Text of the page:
[1b] None of the mitigating circumstances relied upon by either the hearing panel or petitioner carries persuasive weight. The panel emphasized that the misappropriations occurred in 1974 and 1975, prior to the imposition of the original suspension and probationary period in 1976. Yet his untruthful testimony occurred in 1977, demonstrating petitioner's apparent lack of rehabilitation. The panel also observed that petitioner's activities were being supervised by another attorney; according to petitioner, such supervision would have made it "impossible to repeat the errors of the past." Unfortunately, as we have noted, supervision of petitioner's activities has now terminated by reason of the recent death of his employer. Moreover, petitioner overlooks the fact that his most recent misconduct involved untruthfulness in State Bar proceedings, thereby suggesting a character trait not readily subject to correction or cure by the supervision of others. [25 Cal. 3d 962] Finally, petitioner urges that he is a "neighborhood lawyer" providing "irreplaceable legal services" in Los Angeles. Yet petitioner offered no community testimonials by persons familiar with his neighborhood services declaring the high value of his work or urging leniency in this proceeding, despite the fact that petitioner is represented by independent counsel fully capable of gathering such evidence if it exists. At the panel hearings, the only character evidence offered by petitioner came from persons (including petitioner's employer, doctor and former secretary) who did confirm petitioner's good reputation for honesty in his community.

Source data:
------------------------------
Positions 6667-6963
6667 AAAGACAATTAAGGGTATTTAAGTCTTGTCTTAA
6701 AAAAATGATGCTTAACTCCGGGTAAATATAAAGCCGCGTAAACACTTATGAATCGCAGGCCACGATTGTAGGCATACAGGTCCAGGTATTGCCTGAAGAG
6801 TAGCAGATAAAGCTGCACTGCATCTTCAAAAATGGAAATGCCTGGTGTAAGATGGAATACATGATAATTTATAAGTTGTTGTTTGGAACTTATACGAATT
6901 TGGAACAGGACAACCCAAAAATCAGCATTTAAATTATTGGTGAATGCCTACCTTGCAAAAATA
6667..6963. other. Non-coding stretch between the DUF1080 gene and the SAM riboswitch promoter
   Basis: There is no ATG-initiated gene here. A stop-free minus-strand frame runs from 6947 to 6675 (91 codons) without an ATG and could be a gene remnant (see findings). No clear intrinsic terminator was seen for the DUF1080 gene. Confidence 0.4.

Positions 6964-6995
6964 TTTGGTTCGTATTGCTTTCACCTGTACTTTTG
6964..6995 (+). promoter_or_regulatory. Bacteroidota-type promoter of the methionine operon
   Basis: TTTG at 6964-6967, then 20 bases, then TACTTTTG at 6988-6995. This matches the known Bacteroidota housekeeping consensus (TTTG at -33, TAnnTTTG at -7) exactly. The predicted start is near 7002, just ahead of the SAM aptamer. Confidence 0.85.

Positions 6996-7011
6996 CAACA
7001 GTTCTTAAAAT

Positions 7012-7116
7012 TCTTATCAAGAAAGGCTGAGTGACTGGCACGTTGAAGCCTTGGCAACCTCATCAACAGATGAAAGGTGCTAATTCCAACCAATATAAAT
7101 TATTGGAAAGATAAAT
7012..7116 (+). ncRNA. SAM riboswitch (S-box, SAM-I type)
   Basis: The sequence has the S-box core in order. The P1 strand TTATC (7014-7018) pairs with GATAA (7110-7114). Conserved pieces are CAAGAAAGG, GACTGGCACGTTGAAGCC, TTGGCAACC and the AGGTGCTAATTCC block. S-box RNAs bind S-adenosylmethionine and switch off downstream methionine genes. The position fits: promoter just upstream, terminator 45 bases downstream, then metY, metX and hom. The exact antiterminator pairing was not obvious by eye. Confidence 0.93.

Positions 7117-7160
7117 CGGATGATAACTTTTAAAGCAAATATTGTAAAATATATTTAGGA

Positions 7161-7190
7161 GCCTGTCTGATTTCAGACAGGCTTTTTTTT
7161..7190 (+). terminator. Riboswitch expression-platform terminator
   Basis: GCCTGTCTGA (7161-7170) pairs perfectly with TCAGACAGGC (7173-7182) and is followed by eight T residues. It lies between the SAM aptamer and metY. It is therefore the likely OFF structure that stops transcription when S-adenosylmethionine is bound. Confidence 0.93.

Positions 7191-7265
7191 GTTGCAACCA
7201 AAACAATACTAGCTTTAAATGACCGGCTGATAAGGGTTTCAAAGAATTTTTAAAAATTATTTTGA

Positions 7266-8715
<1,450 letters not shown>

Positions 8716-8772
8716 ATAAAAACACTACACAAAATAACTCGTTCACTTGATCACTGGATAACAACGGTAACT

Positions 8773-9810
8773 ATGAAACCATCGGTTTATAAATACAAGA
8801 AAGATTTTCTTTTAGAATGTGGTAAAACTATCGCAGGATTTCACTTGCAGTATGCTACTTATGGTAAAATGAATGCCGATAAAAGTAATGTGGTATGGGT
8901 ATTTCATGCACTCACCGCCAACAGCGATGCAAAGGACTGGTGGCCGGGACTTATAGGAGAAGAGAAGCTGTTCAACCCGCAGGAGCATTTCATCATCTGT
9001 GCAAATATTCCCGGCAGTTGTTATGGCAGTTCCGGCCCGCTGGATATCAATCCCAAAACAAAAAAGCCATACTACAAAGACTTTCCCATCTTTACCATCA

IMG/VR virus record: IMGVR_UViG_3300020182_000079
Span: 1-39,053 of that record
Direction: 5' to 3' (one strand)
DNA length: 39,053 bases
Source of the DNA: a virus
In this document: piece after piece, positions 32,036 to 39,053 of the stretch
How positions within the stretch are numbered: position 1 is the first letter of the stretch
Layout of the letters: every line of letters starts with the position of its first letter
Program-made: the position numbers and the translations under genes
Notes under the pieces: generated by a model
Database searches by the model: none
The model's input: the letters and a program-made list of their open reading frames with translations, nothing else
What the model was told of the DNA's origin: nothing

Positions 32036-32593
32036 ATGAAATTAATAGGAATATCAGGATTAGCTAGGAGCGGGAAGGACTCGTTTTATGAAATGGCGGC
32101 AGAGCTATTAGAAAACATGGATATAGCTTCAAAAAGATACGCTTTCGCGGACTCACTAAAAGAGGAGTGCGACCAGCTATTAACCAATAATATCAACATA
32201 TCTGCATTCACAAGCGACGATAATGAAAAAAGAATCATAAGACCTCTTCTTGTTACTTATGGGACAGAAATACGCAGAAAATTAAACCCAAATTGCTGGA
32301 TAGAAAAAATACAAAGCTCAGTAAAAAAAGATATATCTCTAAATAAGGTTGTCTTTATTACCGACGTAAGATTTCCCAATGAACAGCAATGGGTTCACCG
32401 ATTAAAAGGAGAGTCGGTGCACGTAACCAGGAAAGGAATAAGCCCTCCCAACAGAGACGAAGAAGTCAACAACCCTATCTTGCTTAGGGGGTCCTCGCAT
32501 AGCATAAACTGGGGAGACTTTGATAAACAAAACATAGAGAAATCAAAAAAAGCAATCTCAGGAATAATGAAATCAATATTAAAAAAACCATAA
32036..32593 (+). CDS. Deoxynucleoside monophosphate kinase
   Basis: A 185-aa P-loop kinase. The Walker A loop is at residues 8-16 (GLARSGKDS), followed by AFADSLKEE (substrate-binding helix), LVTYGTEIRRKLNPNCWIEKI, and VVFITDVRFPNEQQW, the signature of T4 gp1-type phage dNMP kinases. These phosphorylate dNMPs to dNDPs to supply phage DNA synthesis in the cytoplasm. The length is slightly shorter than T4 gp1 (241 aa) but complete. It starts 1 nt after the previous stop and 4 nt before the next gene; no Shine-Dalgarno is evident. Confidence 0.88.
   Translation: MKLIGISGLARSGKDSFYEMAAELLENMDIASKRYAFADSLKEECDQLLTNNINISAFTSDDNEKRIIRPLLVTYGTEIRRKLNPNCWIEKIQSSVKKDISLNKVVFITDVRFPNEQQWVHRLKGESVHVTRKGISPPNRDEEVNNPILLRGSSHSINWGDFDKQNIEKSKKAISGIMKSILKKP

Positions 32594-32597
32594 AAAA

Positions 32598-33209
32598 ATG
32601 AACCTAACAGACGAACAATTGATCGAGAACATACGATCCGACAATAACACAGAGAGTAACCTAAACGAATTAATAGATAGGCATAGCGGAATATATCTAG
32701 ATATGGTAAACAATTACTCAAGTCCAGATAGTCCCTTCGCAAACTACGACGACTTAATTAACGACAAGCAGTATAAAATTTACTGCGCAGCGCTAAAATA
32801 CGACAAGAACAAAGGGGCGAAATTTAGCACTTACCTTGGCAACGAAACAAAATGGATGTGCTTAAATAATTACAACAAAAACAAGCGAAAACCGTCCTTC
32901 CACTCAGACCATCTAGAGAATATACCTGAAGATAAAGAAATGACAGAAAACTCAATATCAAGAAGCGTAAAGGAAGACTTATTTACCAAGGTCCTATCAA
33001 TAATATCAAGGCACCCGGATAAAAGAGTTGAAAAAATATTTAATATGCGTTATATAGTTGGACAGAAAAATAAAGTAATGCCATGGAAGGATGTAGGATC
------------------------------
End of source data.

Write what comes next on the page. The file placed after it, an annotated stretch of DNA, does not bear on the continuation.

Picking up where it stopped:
By reason of petitioner's misconduct and the extended period during which it occurred, it is ordered that Carl L. Cain be disbarred from the practice of law in this state, and that his name be stricken from the roll of attorneys, effective 30 days after the filing of this opinion. It is also ordered that he comply with the provisions of rule 955, subdivision (a), California Rules of Court within 30 days of the effective date of this order and that he file an affidavit with the clerk of this court as provided in subdivision (c) of the rule within 60 days of the effective date of the order showing his compliance with said order.